invasion of pancreatic cancer cells. To study the TGF-␤ responsiveness of claudin-4 we used exogenously added TGF-␤ as well as
PANC-1 cells stably overexpressing TGF-␤. Interestingly, in both
systems claudin-4 expression was down-regulated by TGF-␤ (Fig.
5A). After addition of exogenous TGF-␤, claudin-4 RNA decreased
after 4 h, which was followed by a decrease in claudin-4 protein levels
after 12 h (Fig. 5C).
More than 90% of pancreatic carcinomas have activating K-ras
mutations (27). Therefore, we examined whether inhibition of downstream effectors of the Ras signaling pathway had an effect on
claudin-4 expression. Furthermore, we used PANC-1 cells stably
overexpressing dominant-negative H-Ras (S17N). In both systems,
inhibition of Ras signaling was associated with decreased claudin-4
expression. Interestingly, both MEK and PI3K inhibition using the
inhibitors UO126 and LY294002 led to a decrease in claudin-4
transcription within 4 h suggesting that several signaling effectors
downstream of Ras are positively regulating claudin-4 (Fig. 5B).
These effects were also observed on claudin-4 protein levels 12 h after
addition of both inhibitors (Fig. 5C), after addition of UO126 the
effect was present up to 24 h.
DISCUSSION
Fig. 5. A, Northern blot analysis of the effect of a 4 h treatment of parental PANC-1
cells with TGF-␤ (10 ng/ml; ⫾) and of stable overexpression of transfected TGF-␤ on
claudin-4 RNA expression in PANC-1 cells. B, Northern blot analysis of the effect of
dominant-negative H-Ras (S17N) expression or a 4 h treatment with UO126 (20 ␮M) or
LY294002 (20 ␮M) on claudin-4 RNA expression in PANC-1 cells. Results are representative for three independent experiments. C, Western blot analysis of the effect of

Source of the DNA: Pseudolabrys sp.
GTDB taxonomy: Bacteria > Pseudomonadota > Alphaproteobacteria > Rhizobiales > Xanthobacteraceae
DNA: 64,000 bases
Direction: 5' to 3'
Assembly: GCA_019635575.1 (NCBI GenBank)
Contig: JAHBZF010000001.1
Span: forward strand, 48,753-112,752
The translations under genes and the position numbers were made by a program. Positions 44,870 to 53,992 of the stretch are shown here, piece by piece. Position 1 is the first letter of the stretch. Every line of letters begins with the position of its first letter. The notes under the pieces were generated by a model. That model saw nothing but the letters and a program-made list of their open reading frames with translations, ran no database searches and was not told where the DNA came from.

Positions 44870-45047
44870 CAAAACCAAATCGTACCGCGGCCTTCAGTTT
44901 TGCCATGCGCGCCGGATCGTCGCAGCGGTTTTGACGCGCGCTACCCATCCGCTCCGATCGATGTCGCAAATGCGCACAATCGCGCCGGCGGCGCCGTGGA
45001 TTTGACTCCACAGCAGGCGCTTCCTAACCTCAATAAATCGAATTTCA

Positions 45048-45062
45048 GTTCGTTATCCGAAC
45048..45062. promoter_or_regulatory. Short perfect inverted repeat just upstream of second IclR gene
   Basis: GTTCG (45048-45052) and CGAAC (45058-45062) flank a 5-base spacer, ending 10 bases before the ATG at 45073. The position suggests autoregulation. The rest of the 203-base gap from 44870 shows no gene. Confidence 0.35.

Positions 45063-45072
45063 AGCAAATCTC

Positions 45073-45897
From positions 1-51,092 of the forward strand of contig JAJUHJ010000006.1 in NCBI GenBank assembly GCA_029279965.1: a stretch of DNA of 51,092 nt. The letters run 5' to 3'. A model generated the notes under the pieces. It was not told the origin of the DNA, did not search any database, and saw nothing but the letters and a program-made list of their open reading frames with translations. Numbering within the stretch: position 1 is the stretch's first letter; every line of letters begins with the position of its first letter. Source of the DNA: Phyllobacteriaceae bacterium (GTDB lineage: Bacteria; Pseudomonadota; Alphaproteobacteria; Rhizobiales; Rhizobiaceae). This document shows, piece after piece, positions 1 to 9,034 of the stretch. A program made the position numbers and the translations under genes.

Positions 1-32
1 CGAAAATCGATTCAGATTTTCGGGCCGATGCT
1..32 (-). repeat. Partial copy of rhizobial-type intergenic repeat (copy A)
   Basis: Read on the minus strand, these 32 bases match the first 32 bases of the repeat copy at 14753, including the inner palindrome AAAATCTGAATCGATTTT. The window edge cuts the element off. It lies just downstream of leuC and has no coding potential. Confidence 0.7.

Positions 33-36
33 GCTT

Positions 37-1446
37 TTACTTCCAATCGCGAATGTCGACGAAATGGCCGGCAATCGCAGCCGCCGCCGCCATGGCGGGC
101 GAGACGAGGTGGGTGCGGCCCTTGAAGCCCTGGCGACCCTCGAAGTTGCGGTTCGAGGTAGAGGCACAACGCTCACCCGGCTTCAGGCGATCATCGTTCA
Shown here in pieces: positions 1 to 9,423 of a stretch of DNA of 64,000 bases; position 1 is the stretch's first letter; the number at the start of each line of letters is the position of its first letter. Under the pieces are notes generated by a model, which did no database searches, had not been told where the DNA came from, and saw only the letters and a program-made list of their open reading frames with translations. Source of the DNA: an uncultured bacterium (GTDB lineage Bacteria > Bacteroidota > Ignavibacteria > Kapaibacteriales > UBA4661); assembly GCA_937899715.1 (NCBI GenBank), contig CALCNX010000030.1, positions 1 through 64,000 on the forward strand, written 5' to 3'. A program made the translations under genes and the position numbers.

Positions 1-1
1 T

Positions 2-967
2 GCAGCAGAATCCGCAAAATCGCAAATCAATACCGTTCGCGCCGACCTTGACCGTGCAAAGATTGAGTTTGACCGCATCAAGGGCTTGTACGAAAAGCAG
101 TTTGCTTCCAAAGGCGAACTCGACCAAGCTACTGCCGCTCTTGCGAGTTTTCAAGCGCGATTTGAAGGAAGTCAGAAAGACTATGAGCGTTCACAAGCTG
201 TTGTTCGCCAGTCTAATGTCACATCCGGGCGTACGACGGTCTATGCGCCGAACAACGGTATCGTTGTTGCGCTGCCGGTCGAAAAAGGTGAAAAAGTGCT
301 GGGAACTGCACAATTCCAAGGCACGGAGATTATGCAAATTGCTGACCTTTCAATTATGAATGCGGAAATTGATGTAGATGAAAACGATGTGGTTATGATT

TGF-␤ (10 ng/ml), or UO126 (20 ␮M) or LY294002 (20 ␮M) treatment on claudin-4
protein levels in PANC-1 cells 12 h after the addition of the growth factor or inhibitors in
serum-free conditions. Results are representative of three independent experiments.
We have reported previously that claudin-4, one of the integral
constituents of tight junctions, is overexpressed in the majority of
pancreatic carcinomas and functions as a receptor for cytotoxic CPE,
which is able to exert a cytotoxic effect specifically on claudin-4
positive tumor cells. Therefore, claudin-4 overexpressing tumors
might represent a potential target for CPE-based therapeutic approaches (9). Thus far, increased claudin-4 levels have also been
shown in prostate cancer (10), ovarian carcinoma (11), and in several
other tumor cell lines (28), mainly by using high-throughput expression profiling approaches. On the basis of these observations, claudin-4 overexpression appears to be typical for adenocarcinomas with
ductal, cystic, or glandular structures such as pancreatic, ovarian, and
prostate cancer. However, the functional relevance of these findings is
largely unknown.
In this study, we focused on the biological role of up-regulated
claudin-4 in pancreatic cancer cells. We first demonstrated that overexpressed claudin-4 is mainly concentrated at cell-cell contacts. An
increase in these cell-cell adhesion sites is ultrastructurally paralleled